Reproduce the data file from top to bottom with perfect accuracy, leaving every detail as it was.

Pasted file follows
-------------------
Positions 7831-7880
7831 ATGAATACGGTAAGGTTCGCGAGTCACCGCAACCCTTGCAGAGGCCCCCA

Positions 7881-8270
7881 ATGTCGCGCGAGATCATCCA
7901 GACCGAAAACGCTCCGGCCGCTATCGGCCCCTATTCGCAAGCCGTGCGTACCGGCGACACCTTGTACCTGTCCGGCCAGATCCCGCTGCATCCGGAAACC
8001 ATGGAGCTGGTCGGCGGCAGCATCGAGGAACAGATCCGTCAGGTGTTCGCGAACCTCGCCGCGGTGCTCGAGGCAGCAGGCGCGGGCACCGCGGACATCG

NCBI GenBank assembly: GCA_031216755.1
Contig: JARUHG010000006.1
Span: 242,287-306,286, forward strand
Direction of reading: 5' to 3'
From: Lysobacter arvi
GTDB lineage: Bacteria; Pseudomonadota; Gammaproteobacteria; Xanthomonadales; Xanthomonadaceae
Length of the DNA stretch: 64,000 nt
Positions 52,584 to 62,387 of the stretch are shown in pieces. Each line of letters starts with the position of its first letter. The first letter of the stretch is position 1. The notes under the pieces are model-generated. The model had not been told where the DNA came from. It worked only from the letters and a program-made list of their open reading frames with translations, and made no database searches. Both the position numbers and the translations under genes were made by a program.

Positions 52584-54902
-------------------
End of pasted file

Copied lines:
Positions 7831-7880
7831 ATGAATACGGTAAGGTTCGCGAGTCACCGCAACCCTTGCAGAGGCCCCCA

Positions 7881-8270
7881 ATGTCGCGCGAGATCATCCA
7901 GACCGAAAACGCTCCGGCCGCTATCGGCCCCTATTCGCAAGCCGTGCGTACCGGCGACACCTTGTACCTGTCCGGCCAGATCCCGCTGCATCCGGAAACC
8001 ATGGAGCTGGTCGGCGGCAGCATCGAGGAACAGATCCGTCAGGTGTTCGCGAACCTCGCCGCGGTGCTCGAGGCAGCAGGCGCGGGCACCGCGGACATCG

NCBI GenBank assembly: GCA_031216755.1
Contig: JARUHG010000006.1
Span: 242,287-306,286, forward strand
Direction of reading: 5' to 3'
From: Lysobacter arvi
GTDB lineage: Bacteria; Pseudomonadota; Gammaproteobacteria; Xanthomonadales; Xanthomonadaceae
Length of the DNA stretch: 64,000 nt
Positions 52,584 to 62,387 of the stretch are shown in pieces. Each line of letters starts with the position of its first letter. The first letter of the stretch is position 1. The notes under the pieces are model-generated. The model had not been told where the DNA came from. It worked only from the letters and a program-made list of their open reading frames with translations, and made no database searches. Both the position numbers and the translations under genes were made by a program.

Positions 52584-54902